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Zimbabwe Declares State of Disaster Over Severe Drought


HARARE, Zimbabwe – In a sober announcement made on Wednesday, April 3, President Emmerson Mnangagwa declared a state of disaster in Zimbabwe in response to a catastrophic drought affecting much of southern Africa. The drought, the worst in decades, has prompted urgent calls for $2 billion in humanitarian aid to address the crisis.

“Due to the El Nino-induced drought, more than 80% of our country received below normal rainfall,” President Mnangagwa stated, emphasizing the nation’s dire situation. He further pledged that “securing food for all Zimbabweans” remains the government’s top priority, vowing that no citizen would “succumb to, or die from hunger.”

The appeal for assistance was directed towards United Nations agencies, local businesses, and faith organizations, highlighting a collective effort to mitigate the devastating impact of the drought. This move follows similar declarations by the governments of neighboring Zambia and Malawi, underscoring the regional magnitude of the crisis.

El Nino, a climate phenomenon that periodically warms parts of the Pacific Ocean, has long been associated with varying global weather effects. In southern Africa, it typically results in reduced rainfall, but the current drought has surpassed previous records in its severity.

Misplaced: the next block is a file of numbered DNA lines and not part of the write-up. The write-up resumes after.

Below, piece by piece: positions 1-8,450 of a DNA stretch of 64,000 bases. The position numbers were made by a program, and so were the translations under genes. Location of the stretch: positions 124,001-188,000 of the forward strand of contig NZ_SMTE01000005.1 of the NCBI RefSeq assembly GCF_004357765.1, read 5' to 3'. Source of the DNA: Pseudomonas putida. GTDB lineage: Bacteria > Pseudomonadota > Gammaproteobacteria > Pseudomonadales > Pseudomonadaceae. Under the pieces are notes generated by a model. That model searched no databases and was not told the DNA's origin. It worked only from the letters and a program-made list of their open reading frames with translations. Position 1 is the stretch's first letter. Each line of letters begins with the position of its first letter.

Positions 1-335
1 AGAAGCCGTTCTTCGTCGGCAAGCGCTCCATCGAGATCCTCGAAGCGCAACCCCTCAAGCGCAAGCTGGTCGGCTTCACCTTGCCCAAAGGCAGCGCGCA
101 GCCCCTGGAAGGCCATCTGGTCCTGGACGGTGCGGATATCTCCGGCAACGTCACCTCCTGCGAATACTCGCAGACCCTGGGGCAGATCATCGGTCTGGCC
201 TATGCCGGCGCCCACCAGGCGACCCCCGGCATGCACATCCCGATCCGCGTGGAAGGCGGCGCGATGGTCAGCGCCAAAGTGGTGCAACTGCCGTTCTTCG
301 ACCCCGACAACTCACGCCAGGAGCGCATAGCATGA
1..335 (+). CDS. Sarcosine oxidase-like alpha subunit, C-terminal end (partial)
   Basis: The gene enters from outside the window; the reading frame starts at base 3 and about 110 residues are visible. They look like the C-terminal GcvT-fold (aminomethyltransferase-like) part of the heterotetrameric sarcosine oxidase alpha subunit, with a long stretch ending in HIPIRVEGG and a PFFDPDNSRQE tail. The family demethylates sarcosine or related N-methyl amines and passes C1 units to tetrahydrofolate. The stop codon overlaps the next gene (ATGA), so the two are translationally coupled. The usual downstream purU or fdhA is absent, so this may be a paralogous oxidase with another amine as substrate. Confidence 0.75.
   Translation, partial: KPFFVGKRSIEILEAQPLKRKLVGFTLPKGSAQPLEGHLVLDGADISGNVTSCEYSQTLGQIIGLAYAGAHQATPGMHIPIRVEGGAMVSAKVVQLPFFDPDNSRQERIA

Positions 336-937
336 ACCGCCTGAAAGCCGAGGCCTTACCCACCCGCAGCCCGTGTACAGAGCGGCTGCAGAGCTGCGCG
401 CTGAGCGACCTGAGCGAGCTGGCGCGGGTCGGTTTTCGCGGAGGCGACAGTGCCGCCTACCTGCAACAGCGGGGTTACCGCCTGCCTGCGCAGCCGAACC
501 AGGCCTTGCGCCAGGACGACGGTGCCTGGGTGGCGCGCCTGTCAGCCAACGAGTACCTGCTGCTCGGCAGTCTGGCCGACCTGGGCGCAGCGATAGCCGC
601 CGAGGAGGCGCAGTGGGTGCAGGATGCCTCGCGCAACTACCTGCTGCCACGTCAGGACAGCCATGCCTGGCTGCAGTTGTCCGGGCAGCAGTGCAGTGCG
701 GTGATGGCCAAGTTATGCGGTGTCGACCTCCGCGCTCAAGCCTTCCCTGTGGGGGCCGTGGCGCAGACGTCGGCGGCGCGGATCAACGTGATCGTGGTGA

The crisis poses a significant threat to over 60% of Zimbabwe’s population, who reside in rural areas and depend on agriculture for their livelihood. The lack of rainfall has not only diminished food production but also limited the ability of families to engage in the cash economy, making it challenging to purchase food even when available.

The United Nations’ World Food Program has initiated a food assistance campaign, aiming to support 2.7 million Zimbabweans, nearly 20% of the country’s population, from January to March. Despite these efforts, the situation remains dire, with the country facing a substantial deficit in grain supply.

“Once a regional agricultural powerhouse and grain exporter, Zimbabwe has increasingly relied on aid agencies to avert mass hunger caused by extreme weather conditions,” President Mnangagwa remarked. He noted that the country anticipates a harvest of 868,273 metric tonnes this season, leaving a shortfall of nearly 680,000 metric tonnes of grain to be covered through imports.

The declaration of a state of disaster was anticipated, following the lead of Zambia and Malawi, as they too grapple with the consequences of El Nino-linked drought. The international community watches closely as these nations strive to combat the impacts of climate change and secure the well-being of their populations.


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